« Weaker Teachers Leave Tough Schools, Analysis Finds | Main | Rhee, Union Agree to Tentative Contract in D.C. »

UPDATED: Colo., La. Politicians Now Pushing Tenure Reform

| No Recommendations

By now, I hope you've read my story wrapping up some of the action in Ohio, Delaware, Florida and Maryland to overhaul the system broadly known as tenure. The actual terms differ from place to place, but winning tenure generally means that teachers are granted due-process protections that require extensive documentation of poor performance before they can be dismissed.

At the end of the story, I noted that it's unclear whether other states will follow their lead. As it turns out, just this week we've seen some additional movement in Colorado and Louisiana.

In Colorado, state Sen. Michael Johnston, a Democrat, plans to introduce a bill that would require teachers to be deemed "effective" in three evaluations before receiving tenure. Growth in student test scores would be a significant part of the system, according to this Denver Post story.

It's hard to know what the chances of this measure passing are, especially since it looks like it will take on other hot-button issues like forced teacher placements. But if it did pass, it would presumably supercede the governor's council—created as part of the state's Race to the Top bid—that is supposed to hash out the Centennial State's strategy for teacher evaluation and promoting teacher effectiveness.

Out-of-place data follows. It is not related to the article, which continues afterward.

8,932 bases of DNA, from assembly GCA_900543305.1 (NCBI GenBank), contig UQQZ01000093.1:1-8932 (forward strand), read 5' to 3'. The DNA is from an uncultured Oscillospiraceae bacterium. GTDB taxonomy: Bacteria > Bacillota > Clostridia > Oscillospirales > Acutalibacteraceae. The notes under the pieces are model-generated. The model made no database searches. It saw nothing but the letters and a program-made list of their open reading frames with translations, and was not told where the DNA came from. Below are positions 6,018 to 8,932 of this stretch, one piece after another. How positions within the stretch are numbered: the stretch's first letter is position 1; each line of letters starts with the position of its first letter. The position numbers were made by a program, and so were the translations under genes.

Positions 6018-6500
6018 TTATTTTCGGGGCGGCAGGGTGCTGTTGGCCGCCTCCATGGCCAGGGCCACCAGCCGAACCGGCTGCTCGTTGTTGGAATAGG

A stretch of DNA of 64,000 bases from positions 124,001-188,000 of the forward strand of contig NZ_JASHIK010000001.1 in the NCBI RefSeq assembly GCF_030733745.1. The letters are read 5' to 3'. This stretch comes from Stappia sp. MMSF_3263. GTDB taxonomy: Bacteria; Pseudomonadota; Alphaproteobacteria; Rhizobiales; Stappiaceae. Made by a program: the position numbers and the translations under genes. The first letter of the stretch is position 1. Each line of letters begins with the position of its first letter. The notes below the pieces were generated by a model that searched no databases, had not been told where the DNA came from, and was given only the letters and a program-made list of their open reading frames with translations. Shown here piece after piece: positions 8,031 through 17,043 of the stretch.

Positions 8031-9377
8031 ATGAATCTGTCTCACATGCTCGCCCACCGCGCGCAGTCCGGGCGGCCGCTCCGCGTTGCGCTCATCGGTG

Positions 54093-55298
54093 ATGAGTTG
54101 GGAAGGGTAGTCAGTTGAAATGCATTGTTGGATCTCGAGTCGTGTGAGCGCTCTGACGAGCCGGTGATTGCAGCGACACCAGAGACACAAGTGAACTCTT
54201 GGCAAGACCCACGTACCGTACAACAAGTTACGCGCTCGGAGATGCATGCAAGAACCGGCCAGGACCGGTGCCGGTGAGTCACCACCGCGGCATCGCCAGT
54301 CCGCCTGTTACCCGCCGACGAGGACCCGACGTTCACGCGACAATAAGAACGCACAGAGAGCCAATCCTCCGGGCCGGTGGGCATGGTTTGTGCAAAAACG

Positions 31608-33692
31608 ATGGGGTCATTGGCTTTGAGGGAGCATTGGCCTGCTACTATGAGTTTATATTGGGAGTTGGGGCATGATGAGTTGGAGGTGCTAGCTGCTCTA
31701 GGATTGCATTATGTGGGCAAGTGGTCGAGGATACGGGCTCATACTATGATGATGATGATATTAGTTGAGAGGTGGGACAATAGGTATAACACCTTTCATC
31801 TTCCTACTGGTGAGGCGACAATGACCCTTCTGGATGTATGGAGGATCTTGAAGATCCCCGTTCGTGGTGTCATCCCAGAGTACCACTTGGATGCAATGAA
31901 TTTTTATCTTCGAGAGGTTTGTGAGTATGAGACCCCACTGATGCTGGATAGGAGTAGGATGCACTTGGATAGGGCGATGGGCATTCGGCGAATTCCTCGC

Tenure reform can, arguably, be divided into two specific kinds of fixes. On the one hand is the proposal to raise the bar, as I focused on in my recent story, so that only teachers who are effective clear that bar.

On the other hand are reforms to due process itself, so that it's less time consuming to dismiss chronically ineffective teachers with tenure. That seems to be the focus of the bill supported by Louisiana Gov. Bobby Jindal, a Republican.

I didn't focus on dismissal in my EdWeek story, but several of the states are looking at it. Delaware code allows teachers with tenure to be dismissed if there is a "pattern of ineffectiveness," usually 2-3 years of ineffective ratings on the state evaluation instrument. Johnston's bill, in Colorado, would also contain a similar provision.

Am I missing any other proposals out there? Write in and tell me.

UPDATED: Ed News Colorado has more information on the Johnston bill, including about how it'll mesh with Gov. Bill Ritter's Educator Effectiveness Council.

Notice: We recently upgraded our comments. (Learn more here.) If you are logged in as a subscriber or registered user and already have a Display Name on edweek.org, you can post comments. If you do not already have a Display Name, please create one here.
Ground Rules for Posting
We encourage lively debate, but please be respectful of others. Profanity and personal attacks are prohibited. By commenting, you are agreeing to abide by our user agreement.
All comments are public.


Most Viewed on Education Week



Recent Comments